You may have been concerned that your son or daughter hadn't chosen a major, or that his or her grades indicated that perhaps your child should be studying harder. However, the phone call from the police saying they had arrested your child probably blindsided you.
Not only may your son or daughter be facing a criminal trial, but the college will likely call him or her before a disciplinary panel. Now your child may have to consider two serious judgments that could alter his or her future.
Possible charges that may result in a disciplinary hearing
A college or university may convene a disciplinary hearing if a student is accused of any number of offenses, including:
- Crimes involving drug possession or distribution
- Alcohol-related offenses, including underage drinking or DUI
- Sexual assault or other violent crimes
- Shoplifting or other property crimes
In many cases, the college may have jurisdiction over off-campus infractions as well as those that occur on campus.
Preparing for your child's hearing
The institution will allow an attorney to represent your child; however, in some cases, you may have to give the college written notification. A lawyer with experience in charges involving college students will know how to represent your child at the disciplinary hearing without jeopardizing the outcome of any criminal proceedings to which he or she may be subject.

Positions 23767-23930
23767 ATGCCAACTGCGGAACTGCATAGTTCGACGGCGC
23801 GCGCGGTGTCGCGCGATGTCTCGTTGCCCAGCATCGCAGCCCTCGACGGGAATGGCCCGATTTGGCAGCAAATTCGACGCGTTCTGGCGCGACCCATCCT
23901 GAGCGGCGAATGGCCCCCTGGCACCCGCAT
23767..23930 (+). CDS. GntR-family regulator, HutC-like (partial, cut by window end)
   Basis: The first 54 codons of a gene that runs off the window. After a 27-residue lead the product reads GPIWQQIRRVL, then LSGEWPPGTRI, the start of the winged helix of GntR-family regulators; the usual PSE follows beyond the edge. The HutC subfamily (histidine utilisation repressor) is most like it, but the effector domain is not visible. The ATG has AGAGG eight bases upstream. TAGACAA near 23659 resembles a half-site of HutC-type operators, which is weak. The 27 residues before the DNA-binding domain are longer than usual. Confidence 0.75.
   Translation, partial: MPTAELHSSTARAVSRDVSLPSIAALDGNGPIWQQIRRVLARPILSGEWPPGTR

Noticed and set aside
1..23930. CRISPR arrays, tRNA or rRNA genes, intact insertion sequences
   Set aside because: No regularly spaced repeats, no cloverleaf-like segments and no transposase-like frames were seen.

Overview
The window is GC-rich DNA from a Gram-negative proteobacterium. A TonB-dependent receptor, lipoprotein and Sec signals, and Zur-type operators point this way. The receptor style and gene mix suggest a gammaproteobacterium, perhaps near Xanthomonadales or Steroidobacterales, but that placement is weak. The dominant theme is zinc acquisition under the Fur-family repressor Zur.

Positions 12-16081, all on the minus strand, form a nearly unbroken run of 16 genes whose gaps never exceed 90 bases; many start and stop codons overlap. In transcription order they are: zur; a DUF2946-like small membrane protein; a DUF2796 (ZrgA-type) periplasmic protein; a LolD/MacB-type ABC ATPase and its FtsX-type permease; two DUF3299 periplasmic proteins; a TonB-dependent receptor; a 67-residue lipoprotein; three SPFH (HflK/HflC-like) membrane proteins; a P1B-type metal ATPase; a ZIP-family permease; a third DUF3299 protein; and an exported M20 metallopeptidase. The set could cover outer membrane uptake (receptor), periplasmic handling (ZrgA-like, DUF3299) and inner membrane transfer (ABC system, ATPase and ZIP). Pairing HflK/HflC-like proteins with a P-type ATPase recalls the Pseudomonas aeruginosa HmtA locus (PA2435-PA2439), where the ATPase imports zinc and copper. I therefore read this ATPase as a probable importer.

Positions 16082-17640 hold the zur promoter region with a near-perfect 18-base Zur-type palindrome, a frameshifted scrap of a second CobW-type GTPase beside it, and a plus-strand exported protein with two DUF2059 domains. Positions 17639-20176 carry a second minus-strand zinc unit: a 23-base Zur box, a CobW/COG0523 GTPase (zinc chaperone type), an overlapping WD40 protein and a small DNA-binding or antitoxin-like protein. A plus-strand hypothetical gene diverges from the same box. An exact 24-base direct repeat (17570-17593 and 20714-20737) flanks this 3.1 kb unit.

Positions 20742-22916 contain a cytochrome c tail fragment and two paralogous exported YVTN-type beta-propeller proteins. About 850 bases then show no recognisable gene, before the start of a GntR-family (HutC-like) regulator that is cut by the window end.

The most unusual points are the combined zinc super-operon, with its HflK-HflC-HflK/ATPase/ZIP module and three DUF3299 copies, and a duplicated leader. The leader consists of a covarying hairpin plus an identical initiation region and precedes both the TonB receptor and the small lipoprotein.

Your chosen attorney will counsel your son or daughter about what to expect during the hearing. Similar to a criminal trial, the person who filed the complaint will relate the events of the incident and answer any questions the panel or your child's attorney asks.
Next, your child will tell his or her side. The representatives of each party will make brief closing arguments, then leave the room so the panel can discuss the testimony.
The consequences of the panel's judgment
When the hearing reconvenes, the panel will announce its decision. If the panel determines that your child is responsible for the infraction, both your child and the person lodging the complaint may submit written penalty recommendations for the panel to consider. Your child will receive a copy of the final decision in the mail.
Any student called before a disciplinary panel is usually accused of an offense serious enough to warrant suspension or expulsion if the panel finds fault. The reputation of the institution may be on the line, and the disciplinary panel may have every incentive to impose sanctions.
Your child will benefit from a counselor who understands the short- and long-term complications of a negative judgment. Having an attorney to advise your child through the proceedings provides the best chance of avoiding consequences that will damage your child's future.